However, D.C's deputy mayor for public safety tweeted Monday afternoon that the second male was no longer a suspect.

No known motive
Law enforcement officials said they still do not know why Alexis chose to attack the Navy Yard. However, they do not believe the attack was coordinated with a terrorist group.

"We don't have any reason to think that at this stage," D.C. Mayor Vincent Gray said.

The shooting started as people arrived for work
Around 8:20 am Monday, gunfire erupted inside the Navy Yard, a mixed civilian and military site where some 16,000 people work in 2.2 million square feet of office space and government buildings. The shooting began inside Building 197, home to the Naval Sea Systems Command, which employs 3,000 people, some of them civilians.

Reports indicate that Alexis opened fire inside the office's cafeteria, spraying bullets, before moving on to other parts of the building. Navy Yard buildings were soon placed on lockdown as hundreds of emergency personnel rushed to the scene.

Alexis had clearance to enter the compound, according to The Washington Post, which is secured with a high wall and checkpoints that require identification.

Ray Mabus, the secretary of the Navy, told CNN that he believed Alexis was working as a subcontractor for the Navy, which allowed him to access the site. Hewlett-Packard later confirmed that Alexis worked for a company that it had subcontracted to work on equipment for the Navy Marine Corps Intranet.

There was no threat to the White House or Congress
The shooting took place about two miles from Congress and four miles from the White House. However, there was never a threat to either location.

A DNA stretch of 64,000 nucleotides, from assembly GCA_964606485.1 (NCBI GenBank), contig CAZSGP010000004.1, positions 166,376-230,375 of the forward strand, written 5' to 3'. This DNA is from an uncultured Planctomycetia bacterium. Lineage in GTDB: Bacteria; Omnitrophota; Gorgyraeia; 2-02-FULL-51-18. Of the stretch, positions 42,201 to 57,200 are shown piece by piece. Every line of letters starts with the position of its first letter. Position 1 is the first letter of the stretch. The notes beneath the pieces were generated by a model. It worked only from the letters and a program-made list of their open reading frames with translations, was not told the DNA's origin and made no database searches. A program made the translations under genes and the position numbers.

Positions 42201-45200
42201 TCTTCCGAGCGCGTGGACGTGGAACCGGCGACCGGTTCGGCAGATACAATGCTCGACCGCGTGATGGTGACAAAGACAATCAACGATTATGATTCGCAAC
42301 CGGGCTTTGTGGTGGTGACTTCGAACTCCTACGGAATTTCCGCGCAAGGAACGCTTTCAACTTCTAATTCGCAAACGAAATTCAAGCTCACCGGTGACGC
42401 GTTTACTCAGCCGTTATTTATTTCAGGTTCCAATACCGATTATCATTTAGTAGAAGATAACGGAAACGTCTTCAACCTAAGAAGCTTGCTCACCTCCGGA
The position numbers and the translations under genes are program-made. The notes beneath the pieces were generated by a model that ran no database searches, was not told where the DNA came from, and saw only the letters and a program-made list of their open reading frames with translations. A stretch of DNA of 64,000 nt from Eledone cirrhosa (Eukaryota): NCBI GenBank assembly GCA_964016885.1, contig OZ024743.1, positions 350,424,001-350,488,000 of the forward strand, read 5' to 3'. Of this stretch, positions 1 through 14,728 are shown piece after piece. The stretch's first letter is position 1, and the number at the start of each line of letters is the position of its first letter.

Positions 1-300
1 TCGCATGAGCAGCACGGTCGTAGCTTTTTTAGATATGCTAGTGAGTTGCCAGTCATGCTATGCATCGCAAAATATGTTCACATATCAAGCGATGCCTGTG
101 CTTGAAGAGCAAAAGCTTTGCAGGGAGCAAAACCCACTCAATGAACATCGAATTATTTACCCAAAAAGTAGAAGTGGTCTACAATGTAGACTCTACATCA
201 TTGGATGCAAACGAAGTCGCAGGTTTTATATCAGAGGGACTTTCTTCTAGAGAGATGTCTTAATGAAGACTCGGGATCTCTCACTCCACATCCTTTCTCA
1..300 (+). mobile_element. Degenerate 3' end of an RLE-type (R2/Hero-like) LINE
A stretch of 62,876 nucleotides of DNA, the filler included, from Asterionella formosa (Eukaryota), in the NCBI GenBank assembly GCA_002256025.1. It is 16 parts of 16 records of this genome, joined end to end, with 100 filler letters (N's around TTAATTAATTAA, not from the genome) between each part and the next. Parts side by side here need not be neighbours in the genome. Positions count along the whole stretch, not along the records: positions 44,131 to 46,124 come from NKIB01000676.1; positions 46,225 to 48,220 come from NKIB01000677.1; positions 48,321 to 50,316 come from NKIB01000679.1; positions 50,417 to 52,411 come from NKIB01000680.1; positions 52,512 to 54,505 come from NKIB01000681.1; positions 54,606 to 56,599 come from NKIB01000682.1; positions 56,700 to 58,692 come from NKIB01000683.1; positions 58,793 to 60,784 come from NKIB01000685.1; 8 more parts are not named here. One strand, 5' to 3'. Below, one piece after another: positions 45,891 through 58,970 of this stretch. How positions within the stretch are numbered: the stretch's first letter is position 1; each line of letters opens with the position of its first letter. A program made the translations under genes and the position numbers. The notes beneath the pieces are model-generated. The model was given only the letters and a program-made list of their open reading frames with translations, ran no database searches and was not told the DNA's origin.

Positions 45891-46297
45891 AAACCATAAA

The Senate recessed Monday afternoon in response to the attack. "We're thinking about today's tragic shootings at the Navy Yard, about the victims and about their families," Senate Minority Leader Mitch McConnell (R-Ky.) said.

There was a report of gunfire outside the White House later in the day, though that turned out to be an untimely prank; a man was arrested after throwing firecrackers over the White House fence.

Flags at the Capitol will be flown at half-mast for the rest of the week to mourn the shooting.

Obama hailed the victims as "patriots"
President Obama prefaced a scheduled address on the anniversary of the 2008 economic collapse by saying he had been informed throughout the day about the attacks. He vowed to ensure that "whoever carried out this cowardly act is held responsible," and called the slain victims "patriots."

Baseball in D.C. was postponed
The Washington Nationals postponed a scheduled game against the Atlanta Braves. The two teams were slated to play just a few blocks down the road from the shootings, but will instead play a doubleheader Tuesday.

Both teams are in the playoff hunt.

Senator already calling for renewed gun control effort
Sen. Dianne Feinstein (D-Calif.) issued a statement Monday afternoon urging her colleagues to once again take up gun control legislation. Feinstein was one of the leading proponents of a ban on assault rifles that died in the Senate earlier this year.

This is one more event to add to the litany of massacres that occur when a deranged person or grievance killer is able to obtain multiple weapons — including a military-style assault rifle — and kill many people in a short amount of time. When will enough be enough? Congress must stop shirking its responsibility and resume a thoughtful debate on gun violence in this country. We must do more to stop this endless loss of life. [Feinsten.Senate.gov]

 
Jon Terbush is an associate editor at TheWeek.com covering politics, sports, and other things he finds interesting. He has previously written for Talking Points Memo, Raw Story, and Business Insider.